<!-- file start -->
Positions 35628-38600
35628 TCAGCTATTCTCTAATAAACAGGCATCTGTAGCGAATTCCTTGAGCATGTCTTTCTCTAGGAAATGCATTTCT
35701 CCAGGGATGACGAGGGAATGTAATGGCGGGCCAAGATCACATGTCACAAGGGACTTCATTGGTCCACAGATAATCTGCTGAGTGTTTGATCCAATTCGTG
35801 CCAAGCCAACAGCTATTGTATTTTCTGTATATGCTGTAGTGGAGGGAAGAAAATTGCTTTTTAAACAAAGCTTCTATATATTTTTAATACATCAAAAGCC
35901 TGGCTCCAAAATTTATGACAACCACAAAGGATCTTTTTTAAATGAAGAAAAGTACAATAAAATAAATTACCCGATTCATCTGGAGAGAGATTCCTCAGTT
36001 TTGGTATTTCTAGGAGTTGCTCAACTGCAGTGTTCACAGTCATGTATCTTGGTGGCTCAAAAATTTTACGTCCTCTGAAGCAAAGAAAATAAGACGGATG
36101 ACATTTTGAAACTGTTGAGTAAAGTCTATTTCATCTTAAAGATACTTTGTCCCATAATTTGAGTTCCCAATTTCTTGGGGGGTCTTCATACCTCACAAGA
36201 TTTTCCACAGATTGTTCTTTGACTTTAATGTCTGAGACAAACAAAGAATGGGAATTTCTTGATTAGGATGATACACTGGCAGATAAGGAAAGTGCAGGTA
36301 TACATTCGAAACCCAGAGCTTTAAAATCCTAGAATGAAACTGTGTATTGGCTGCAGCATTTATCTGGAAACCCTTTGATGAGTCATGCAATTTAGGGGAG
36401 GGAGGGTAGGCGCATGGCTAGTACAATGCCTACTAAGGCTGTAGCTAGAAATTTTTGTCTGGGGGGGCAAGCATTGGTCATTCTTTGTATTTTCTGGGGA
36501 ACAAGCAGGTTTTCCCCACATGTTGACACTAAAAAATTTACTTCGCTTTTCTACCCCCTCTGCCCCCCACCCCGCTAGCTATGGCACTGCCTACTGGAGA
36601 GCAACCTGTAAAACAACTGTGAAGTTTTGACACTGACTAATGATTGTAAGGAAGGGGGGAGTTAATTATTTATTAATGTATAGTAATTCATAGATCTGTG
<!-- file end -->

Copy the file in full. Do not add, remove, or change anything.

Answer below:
Positions 35628-38600
35628 TCAGCTATTCTCTAATAAACAGGCATCTGTAGCGAATTCCTTGAGCATGTCTTTCTCTAGGAAATGCATTTCT
35701 CCAGGGATGACGAGGGAATGTAATGGCGGGCCAAGATCACATGTCACAAGGGACTTCATTGGTCCACAGATAATCTGCTGAGTGTTTGATCCAATTCGTG
35801 CCAAGCCAACAGCTATTGTATTTTCTGTATATGCTGTAGTGGAGGGAAGAAAATTGCTTTTTAAACAAAGCTTCTATATATTTTTAATACATCAAAAGCC
35901 TGGCTCCAAAATTTATGACAACCACAAAGGATCTTTTTTAAATGAAGAAAAGTACAATAAAATAAATTACCCGATTCATCTGGAGAGAGATTCCTCAGTT
36001 TTGGTATTTCTAGGAGTTGCTCAACTGCAGTGTTCACAGTCATGTATCTTGGTGGCTCAAAAATTTTACGTCCTCTGAAGCAAAGAAAATAAGACGGATG
36101 ACATTTTGAAACTGTTGAGTAAAGTCTATTTCATCTTAAAGATACTTTGTCCCATAATTTGAGTTCCCAATTTCTTGGGGGGTCTTCATACCTCACAAGA
36201 TTTTCCACAGATTGTTCTTTGACTTTAATGTCTGAGACAAACAAAGAATGGGAATTTCTTGATTAGGATGATACACTGGCAGATAAGGAAAGTGCAGGTA
36301 TACATTCGAAACCCAGAGCTTTAAAATCCTAGAATGAAACTGTGTATTGGCTGCAGCATTTATCTGGAAACCCTTTGATGAGTCATGCAATTTAGGGGAG
36401 GGAGGGTAGGCGCATGGCTAGTACAATGCCTACTAAGGCTGTAGCTAGAAATTTTTGTCTGGGGGGGCAAGCATTGGTCATTCTTTGTATTTTCTGGGGA
36501 ACAAGCAGGTTTTCCCCACATGTTGACACTAAAAAATTTACTTCGCTTTTCTACCCCCTCTGCCCCCCACCCCGCTAGCTATGGCACTGCCTACTGGAGA
36601 GCAACCTGTAAAACAACTGTGAAGTTTTGACACTGACTAATGATTGTAAGGAAGGGGGGAGTTAATTATTTATTAATGTATAGTAATTCATAGATCTGTG